Alabama Legislature Rejects (Yet Another) Attempted Digital Tax Expansion

Last month, a much-anticipated bill drafted by the Alabama Department of Revenue (Department) was introduced in the Alabama Senate that would have expanded the definition of tangible personal property to include “digital goods.”  See Senate Bill 242 (introduced February 16, 2016).  Fortunately, the Senate Finance and Taxation Education Committee (Committee) rejected the bill on March 9, 2016, after hearing testimony from Assistant Department Counsel Christy Edwards and extensively questioning her on the bill’s content and motives.  Notably, the Department continues to take aggressive positions in an effort to tax digital goods and services, without the requisite statutory or legislative approval to back it up.


On February 28 2015, the Department proposed an amendment to Regulation 810-6-5-.09, which would have amended the rental tax on tangible personal property to include “digital transmissions” (broadly defined to include digital content such as streamed audio and video).  After significant opposition from industry representatives, the Joint Legislative Council (composed of leadership from both chambers) wrote a letter to Commissioner Julie Magee in April 2015 requesting that the proposed regulation be withdrawn.  It cited to the fact that the proposal was overly expansive and would in effect be the imposition of a new tax, a determination that rests with the legislature.  See our prior coverage here.  With hesitation and only after continued pushback from the Legislative Council, the Department withdrew the rental tax regulation amendment on July 7, 2015.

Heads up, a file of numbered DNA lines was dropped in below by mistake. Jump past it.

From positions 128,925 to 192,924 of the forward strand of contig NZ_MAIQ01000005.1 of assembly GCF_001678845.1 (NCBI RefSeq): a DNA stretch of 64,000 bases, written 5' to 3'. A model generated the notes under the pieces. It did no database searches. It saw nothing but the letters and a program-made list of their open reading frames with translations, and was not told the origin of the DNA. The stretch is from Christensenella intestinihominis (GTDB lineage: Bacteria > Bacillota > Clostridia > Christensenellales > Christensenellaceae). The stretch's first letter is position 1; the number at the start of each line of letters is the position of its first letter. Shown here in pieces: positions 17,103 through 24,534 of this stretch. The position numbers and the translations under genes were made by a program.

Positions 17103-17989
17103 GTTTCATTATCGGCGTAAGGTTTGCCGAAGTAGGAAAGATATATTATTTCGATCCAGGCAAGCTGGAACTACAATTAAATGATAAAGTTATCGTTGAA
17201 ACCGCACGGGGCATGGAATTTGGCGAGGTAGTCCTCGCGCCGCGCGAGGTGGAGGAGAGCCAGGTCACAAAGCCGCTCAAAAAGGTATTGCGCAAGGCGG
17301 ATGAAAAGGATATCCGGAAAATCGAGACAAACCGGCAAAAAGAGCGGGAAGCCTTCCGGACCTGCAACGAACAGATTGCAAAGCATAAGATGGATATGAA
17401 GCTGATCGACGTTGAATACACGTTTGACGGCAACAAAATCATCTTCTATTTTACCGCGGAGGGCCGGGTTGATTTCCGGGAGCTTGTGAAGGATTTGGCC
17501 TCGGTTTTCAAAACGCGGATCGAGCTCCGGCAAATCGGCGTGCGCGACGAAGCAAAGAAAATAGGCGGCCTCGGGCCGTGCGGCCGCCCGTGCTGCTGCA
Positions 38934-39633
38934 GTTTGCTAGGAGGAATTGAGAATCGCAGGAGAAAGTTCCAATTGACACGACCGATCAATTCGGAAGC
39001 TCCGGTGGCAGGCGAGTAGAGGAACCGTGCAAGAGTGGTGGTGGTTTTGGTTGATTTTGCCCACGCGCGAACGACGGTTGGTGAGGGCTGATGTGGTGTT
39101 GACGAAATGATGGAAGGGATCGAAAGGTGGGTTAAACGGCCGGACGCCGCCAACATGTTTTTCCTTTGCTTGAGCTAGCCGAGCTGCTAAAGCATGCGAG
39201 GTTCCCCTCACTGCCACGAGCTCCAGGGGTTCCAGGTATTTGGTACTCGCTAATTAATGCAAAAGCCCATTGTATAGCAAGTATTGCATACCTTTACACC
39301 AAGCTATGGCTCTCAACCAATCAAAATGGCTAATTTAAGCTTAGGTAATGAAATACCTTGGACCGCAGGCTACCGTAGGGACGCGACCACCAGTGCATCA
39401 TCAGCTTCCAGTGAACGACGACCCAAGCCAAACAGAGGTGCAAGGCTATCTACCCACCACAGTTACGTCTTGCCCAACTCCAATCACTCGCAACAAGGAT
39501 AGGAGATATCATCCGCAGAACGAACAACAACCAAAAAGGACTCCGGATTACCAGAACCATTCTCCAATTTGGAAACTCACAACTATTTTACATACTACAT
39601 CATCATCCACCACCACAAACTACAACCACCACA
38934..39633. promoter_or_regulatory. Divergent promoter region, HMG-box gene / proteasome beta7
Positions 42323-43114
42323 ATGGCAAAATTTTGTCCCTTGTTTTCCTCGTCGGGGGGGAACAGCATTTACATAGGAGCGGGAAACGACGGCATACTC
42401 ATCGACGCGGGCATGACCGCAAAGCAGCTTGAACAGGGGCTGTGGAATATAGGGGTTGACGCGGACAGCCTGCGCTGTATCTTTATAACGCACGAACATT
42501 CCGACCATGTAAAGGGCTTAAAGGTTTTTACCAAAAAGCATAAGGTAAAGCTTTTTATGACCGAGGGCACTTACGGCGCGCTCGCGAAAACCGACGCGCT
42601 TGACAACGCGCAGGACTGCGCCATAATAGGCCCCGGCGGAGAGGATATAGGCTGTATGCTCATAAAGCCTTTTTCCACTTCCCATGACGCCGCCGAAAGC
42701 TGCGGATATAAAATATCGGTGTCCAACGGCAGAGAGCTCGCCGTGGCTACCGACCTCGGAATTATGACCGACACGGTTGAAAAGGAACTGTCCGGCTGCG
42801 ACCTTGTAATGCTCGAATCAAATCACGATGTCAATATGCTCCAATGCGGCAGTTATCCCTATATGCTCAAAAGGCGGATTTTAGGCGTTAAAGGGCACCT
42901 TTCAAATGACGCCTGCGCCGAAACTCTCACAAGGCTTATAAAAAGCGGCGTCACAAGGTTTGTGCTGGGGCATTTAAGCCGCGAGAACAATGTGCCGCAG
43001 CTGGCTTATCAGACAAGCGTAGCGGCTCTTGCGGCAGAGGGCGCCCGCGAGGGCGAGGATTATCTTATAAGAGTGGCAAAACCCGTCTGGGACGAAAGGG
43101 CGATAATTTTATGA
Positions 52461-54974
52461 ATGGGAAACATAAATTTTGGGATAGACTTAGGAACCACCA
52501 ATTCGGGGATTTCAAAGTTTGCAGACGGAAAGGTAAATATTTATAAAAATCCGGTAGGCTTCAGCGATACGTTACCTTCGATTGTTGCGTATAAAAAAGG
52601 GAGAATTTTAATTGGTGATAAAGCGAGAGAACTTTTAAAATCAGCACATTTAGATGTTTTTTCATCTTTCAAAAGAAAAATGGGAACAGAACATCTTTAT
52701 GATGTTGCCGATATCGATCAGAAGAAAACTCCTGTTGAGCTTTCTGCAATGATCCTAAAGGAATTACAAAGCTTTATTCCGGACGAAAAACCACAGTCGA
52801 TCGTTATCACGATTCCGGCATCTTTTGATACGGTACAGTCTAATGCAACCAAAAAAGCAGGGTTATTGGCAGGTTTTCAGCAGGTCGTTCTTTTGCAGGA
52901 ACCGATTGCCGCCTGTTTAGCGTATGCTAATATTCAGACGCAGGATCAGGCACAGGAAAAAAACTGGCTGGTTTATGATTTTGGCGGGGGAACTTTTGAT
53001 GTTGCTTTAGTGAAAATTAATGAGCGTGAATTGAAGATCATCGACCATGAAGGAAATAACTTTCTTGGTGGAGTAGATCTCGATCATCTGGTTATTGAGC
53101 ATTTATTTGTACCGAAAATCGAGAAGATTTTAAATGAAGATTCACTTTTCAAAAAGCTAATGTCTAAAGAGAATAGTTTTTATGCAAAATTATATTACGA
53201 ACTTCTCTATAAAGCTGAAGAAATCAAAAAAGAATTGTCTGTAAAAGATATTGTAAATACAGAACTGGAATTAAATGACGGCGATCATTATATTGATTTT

In response to the rejection of the proposed regulation, the Department went through its historic revenue rulings and revoked a number of technology rulings in January 2016, noting they will continue attempting to apply the rental tax to streaming services.  Commissioner Magee cited the revocations as a mere “clarification” that did not change the law.  In her comments to the revocations, Commissioner Magee noted that all taxpayers will be collecting and remitting tax in the future “[e]ither legislatively through a digital goods bill or through audits and assessments.”

Senate Bill 242

The digital goods bill arrived just a few weeks later, sponsored by Senator Trip Pittman.  As introduced, the bill would define “tangible personal property” to include “digital goods.”  For these purposes, digital goods include “[s]ounds, images, data, facts, or information, or any combination thereof, transferred electronically, including, but not limited to, specified digital products and any other service transferred electronically that uses one or more software applications.”  As is readily apparent, this language is extremely broad and arguably includes every service delivered over the internet.  The definition also raised concerns because it borrows from Streamlined language (“transferred electronically”; “specified digital products”), but Alabama is not a Streamlined state and does not define those terms elsewhere in the legislation or Code.  As drafted, the bill would have become effective immediately upon passage.

After cancelling a scheduled Committee hearing earlier this month, citing the need for revisions, the sponsor and Department entered the March 9 public hearing with a substitute bill.  Instead of defining “digital goods” as tangible personal property, the substitute provided that the “digital equivalent of tangible personal property” is now also tangible personal property.